Liverpool

Liverpool Council's £57m cash black hole 'worst since WW2'

The Three Graces
Image caption The city's council has blamed central government for the funding shortfall

Liverpool City Council is facing its "worst financial crisis since the Second World War", the city's mayor has said.

Joe Anderson blamed central government austerity for the budget gap, which will see the authority fall £57m behind schedule for the next financial year.

Opposition councillors united in a call to demand a solution from the government during a council meeting.

A government spokesman said councils would soon receive a funding increase.

"Next year we're giving councils the biggest increase in access to funding since 2015", a spokesman for the Ministry of Housing, Communities & Local Government said.

Wednesday night's meeting also heard the council had made a large profit after selling half its £2m stake in Liverpool John Lennon Airport for £19m.

But despite this, the council said it had lost 63% of its budget since 2010.

Image caption Mayor Joe Anderson said the city would need to take "bold and innovative steps" to survive

A projected shortfall for 2020-21 is £25m, while a further £19m is needed in cuts from its previous three-year cycle, the Local Democracy Reporting Service said.

Mr Anderson said: "What we have always done in this city is recognise that we will not get a steed coming over the hill to save us.

"That will continue as long as we have a government that stands by a policy of austerity, despite what they might say to the contrary."

All parties called for the provision of more funding for key council services.

Analysis: Claire Hamilton, BBC Merseyside political correspondent

While the mayor's language at last night's meeting was particularly bellicose, it's no secret that budget problems at the council have been bubbling under for nearly a decade.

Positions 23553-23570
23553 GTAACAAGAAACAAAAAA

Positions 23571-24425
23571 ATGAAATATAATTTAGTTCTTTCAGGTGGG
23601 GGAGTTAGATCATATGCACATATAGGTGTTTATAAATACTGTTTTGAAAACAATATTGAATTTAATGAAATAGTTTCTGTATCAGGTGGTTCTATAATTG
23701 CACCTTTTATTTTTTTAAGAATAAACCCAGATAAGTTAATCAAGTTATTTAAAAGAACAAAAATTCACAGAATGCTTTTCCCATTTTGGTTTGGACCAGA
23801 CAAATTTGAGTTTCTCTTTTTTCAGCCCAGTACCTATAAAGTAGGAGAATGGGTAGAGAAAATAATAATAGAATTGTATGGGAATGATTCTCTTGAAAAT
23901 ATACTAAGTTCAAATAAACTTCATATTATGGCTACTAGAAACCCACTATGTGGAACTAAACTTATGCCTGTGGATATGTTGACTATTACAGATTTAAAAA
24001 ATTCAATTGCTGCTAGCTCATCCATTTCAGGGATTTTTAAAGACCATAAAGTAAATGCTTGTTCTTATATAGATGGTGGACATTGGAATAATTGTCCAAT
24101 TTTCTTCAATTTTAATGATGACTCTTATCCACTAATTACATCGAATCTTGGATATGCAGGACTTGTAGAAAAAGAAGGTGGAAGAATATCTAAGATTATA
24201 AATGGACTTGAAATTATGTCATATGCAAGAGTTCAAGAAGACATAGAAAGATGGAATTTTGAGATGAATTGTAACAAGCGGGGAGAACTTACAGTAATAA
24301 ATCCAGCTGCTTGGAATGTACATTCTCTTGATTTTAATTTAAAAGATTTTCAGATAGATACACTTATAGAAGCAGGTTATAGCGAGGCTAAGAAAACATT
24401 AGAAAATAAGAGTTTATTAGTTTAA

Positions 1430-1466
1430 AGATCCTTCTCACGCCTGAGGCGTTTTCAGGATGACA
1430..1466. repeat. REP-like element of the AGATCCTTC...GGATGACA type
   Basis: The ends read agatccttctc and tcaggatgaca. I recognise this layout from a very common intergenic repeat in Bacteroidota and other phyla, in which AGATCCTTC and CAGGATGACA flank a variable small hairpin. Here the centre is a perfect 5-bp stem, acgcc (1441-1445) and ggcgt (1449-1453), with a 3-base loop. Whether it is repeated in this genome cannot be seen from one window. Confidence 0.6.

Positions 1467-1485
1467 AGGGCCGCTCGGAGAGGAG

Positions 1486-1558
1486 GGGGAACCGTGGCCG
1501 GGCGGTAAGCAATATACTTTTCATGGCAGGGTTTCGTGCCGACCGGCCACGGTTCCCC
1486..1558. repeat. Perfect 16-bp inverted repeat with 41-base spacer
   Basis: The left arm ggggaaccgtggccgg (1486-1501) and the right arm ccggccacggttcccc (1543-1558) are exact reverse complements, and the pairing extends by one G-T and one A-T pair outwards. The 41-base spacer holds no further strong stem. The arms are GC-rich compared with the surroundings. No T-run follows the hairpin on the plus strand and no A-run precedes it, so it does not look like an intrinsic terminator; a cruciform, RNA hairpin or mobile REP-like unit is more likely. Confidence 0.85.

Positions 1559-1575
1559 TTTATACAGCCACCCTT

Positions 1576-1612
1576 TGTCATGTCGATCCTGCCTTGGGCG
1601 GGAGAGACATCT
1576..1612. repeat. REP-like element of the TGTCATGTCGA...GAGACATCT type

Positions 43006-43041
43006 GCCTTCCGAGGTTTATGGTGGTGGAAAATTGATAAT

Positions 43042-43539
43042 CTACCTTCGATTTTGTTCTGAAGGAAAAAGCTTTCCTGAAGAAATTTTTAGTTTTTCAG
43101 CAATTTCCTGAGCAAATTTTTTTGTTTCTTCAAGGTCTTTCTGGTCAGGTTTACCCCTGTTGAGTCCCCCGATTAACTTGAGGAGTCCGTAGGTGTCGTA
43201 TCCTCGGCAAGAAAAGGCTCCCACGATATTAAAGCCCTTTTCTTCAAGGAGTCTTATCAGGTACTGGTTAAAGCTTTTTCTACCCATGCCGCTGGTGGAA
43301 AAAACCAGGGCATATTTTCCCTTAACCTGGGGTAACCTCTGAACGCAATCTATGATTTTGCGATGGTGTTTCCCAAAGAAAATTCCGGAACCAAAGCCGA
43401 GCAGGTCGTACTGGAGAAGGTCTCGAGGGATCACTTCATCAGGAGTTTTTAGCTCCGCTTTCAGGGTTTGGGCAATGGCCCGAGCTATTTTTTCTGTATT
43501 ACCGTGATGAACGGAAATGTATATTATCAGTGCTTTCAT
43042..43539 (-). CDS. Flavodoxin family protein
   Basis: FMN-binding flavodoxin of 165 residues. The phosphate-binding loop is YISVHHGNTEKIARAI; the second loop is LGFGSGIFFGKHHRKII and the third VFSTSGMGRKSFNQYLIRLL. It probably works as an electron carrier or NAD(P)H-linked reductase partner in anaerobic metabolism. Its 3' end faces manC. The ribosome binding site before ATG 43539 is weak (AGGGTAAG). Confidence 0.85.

In 2013 Joe Anderson claimed the council would be bankrupt in two years.

Since the coalition government in 2010 (coincidentally the year Joe Anderson became council leader) the warnings have been dire. Jobs have been lost and services reduced.

But alongside this narrative runs a more hopeful one.

The mayor's "invest to earn strategy" is paying dividends. Investments like buying the landmark Cunard Building, and buying and selling a stake in the airport show the authority's efforts to make its budgets work.

Whether schemes like this will generate enough cash overall remains to be seen.

Richard Kemp, leader of the city's Liberal Democrats, said: "The fact is that this council suffers like others from a year-by-year approach to finance from central government.

"If we're lucky we get a three-year funding settlement, and if we're very lucky that isn't tampered with part way through.

"If the government can agree 40 year plans for financing nuclear submarines why can't we regularly have a three or five year funding settlement?"

The MHCLG spokesman said: "Through its devolution deal with the government in 2015, the Liverpool City Region is receiving £1.3 billion and new powers to boost jobs, drive economic growth and deliver on the priorities of local people."

More on this story

Around the BBC

Related Internet links

The BBC is not responsible for the content of external Internet sites